That night we roasted!  I pushed off the bedspread.  We still roasted!  Under one wool blanket, after getting cold under a cotton blanket and a quilt!

This amazed me even though I know all about the insulating properties of wool: retains heat even when wet, etc, etc.  Part of my amazement comes from the fact I have worn wool coats all my adult life.  The wind blows up the sleeves and down the collar and up the hem, so it takes careful layering and tucking to stay warm.  Maybe they key is that a wool blanket does a better job of keeping a person warm than a wool coat, just like a mitten does a better job of keeping your hand warm than a glove.

I kept thinking about this because it tied in to something that bothers me in fiction.  I’ve always found it embarrassingly naive on the part of the author when characters charge off into the Northern European landscape with nothing but a small pack and either a wool cloak or blanket to sleep under.  Any novelist using her head ought to know that her characters could die of hypothermia that way, or at the very least be so miserably uncomfortable and sleep-deprived that it would make it’s way into the descriptions or dialogue.  Tolkien made the concession of elf cloaks.

I felt sorriest for the characters in the book The King’s Peace, by Jo Walton, an unromantic portrayal of Arthurian Britain.  The book straddles the line between historical and fantasy fiction, but Walton’s style is so concrete and reportive–nary a whiff of anachronism–that I expected better.  Her main character is a dignified female warrior in Arturius’ (Artos’?) army, and of course nobody in is having much fun (what with it being the last stand of a civilization against the dark ages and all), but their kits and sleeping arrangements got mentioned a lot, and nothing about the fact that everyone was freezing all the time.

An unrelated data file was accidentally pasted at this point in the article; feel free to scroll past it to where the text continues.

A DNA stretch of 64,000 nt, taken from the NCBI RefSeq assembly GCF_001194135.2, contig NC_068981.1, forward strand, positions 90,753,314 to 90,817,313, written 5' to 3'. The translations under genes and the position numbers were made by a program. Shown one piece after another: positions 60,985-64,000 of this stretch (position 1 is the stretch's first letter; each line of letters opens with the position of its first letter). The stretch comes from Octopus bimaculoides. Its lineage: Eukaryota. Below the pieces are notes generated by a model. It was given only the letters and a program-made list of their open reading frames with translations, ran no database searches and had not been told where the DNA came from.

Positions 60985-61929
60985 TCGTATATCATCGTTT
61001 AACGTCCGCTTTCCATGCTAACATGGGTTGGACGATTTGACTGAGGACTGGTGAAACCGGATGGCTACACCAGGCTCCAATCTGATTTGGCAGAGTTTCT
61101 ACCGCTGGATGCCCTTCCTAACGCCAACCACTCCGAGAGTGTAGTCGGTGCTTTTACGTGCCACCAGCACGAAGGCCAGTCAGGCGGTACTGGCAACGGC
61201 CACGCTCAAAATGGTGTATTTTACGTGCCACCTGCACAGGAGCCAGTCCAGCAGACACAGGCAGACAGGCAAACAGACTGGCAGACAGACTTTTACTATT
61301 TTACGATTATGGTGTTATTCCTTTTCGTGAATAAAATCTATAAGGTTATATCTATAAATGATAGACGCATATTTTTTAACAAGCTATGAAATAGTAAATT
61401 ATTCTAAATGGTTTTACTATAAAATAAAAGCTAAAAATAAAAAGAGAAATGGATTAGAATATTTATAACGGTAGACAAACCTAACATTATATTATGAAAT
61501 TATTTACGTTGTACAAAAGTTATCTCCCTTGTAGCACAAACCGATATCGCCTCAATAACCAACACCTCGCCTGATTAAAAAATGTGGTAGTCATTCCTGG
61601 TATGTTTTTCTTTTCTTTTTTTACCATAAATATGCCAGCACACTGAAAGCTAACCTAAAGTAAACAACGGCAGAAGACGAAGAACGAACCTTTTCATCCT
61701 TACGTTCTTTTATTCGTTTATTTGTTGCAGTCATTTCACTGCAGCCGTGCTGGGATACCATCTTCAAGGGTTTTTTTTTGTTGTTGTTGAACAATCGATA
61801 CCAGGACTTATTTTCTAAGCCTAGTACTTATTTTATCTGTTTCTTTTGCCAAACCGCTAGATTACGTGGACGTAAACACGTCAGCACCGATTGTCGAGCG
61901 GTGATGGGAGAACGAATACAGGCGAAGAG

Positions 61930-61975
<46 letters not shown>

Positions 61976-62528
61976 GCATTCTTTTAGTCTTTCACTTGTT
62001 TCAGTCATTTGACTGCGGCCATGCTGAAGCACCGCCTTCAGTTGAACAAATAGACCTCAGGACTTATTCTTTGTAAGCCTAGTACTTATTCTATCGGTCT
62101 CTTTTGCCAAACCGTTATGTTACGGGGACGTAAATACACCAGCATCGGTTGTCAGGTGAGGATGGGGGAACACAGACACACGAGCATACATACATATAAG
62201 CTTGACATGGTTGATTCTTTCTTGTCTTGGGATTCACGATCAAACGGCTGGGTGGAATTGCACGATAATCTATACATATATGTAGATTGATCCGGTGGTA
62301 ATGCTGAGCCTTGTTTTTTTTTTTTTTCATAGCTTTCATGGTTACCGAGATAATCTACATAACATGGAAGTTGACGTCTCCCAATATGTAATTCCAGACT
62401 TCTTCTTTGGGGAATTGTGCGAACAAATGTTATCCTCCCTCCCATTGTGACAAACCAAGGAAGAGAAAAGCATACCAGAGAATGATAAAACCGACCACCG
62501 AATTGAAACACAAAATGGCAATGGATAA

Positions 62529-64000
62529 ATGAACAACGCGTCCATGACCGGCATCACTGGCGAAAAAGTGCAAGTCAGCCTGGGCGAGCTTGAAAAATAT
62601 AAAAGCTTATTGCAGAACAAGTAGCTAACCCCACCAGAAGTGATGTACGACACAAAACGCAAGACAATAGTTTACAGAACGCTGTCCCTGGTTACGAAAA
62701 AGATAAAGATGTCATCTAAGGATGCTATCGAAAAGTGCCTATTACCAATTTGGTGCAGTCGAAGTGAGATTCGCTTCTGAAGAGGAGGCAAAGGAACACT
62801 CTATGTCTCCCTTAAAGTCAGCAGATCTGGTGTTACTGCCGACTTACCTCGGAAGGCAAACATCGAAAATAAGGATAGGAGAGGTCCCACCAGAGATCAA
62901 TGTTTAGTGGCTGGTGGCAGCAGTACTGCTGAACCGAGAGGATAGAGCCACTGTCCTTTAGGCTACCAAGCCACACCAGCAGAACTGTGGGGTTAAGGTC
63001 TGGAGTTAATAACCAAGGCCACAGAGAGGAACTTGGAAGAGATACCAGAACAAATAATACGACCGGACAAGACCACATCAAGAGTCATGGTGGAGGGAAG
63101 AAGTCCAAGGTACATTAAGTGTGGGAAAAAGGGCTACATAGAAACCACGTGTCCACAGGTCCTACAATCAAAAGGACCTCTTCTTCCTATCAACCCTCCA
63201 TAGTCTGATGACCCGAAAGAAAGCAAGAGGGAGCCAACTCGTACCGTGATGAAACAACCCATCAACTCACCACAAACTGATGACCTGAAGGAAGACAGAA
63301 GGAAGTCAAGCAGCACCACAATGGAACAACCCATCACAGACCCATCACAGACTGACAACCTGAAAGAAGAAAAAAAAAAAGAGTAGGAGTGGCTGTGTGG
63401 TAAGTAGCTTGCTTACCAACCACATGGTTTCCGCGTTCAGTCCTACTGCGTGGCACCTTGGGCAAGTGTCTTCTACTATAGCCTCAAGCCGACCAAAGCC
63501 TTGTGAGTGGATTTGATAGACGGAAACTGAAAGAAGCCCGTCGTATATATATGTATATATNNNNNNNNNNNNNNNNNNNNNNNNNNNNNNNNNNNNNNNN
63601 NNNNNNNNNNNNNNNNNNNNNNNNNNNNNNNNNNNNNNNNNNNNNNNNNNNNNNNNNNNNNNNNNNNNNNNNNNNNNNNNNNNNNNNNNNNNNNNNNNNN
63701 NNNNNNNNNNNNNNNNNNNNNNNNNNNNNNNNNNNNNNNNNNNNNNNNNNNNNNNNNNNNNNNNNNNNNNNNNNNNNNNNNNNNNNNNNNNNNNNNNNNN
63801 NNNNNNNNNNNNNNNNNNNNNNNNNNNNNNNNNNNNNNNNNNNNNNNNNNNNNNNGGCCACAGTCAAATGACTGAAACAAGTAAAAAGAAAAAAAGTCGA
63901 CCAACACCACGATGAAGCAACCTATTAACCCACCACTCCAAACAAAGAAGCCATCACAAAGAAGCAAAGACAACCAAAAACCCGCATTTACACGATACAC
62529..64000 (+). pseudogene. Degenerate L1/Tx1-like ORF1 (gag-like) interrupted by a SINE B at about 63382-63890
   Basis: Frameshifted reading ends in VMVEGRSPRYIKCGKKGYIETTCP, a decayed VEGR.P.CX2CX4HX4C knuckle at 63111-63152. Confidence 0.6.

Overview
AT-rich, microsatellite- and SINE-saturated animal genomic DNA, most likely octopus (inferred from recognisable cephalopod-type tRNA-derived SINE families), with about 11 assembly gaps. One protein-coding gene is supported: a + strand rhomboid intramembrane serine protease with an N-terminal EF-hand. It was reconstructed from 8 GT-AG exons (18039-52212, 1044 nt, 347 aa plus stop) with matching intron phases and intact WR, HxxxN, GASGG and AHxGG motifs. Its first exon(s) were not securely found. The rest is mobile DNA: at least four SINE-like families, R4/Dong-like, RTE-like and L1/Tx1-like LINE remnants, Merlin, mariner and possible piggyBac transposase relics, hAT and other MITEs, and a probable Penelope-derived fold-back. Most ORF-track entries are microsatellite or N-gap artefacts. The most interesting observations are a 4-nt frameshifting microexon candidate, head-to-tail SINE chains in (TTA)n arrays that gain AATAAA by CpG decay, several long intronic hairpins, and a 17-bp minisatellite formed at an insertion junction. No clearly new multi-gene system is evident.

The euphemism the soldiers used for pairing up was “sharing blankets,” which they did.  I supposed the extra body heat would help a little.  Also getting out of the wind and piling dried vegetation to get you off the ground, but you can’t always do that on campaign.  As I read I pictured the misery of cold added to the misery of everything else.  I’ve been to places like the ones where the characters were bedding down.  I’ve tried sleeping in summer-weight sleeping bag there.

But after my recent wool blanket experience, I think maybe it wasn’t all that bad.  My sleeping bag had a synthetic filling, whereas a good thick wool blanket or cloak you could roll up in might actually keep you pretty warm if you slept in your clothes.  Maybe all those characters aren’t being passed off as larger than life, with either a furnace-like metabolism or a heroic imperviousness to cold.  Does this mean I have to stop feeling sorry for people in history too?  The Roman foot-soldiers with paltry bedrolls strapped to their 60-80 lb packs?  The Highlanders whose entire outfits consisted of wool yardage?  It opens whole vistas.*

I didn’t like The King’s Peace enough to finish the trilogy.  The plot meandered like the politics.  Walton’s reserved style and fondness for logistics meant that while she gave a lot of information about a lot of different people, I never really got a feel for what it was like for them inside their skins.  I read her later books and found them much better.  Her super-consistent imagination lends itself well to audacious projects.  All through Tooth and Claw I kept thinking, “My gosh she’s pulling this off.  HOW is she doing this?  WHY is she doing this?”  Tooth and Claw is a pitch-perfect regency novel set in a society of dragons.

Walton also writes alternate history novels that take place in the fifties during the protracted reign of the Third Reich, after the English have made peace with Hitler in order to prevent the invasion.  Farthing and Ha’penny are both riffs on the detective novel–a genre that bores me–but they are so well conceived, and come at such interesting moral and social issues from such interesting angles, I eat them up.  Especially Ha’penny: a weakness for theater history is a hangover from my teens.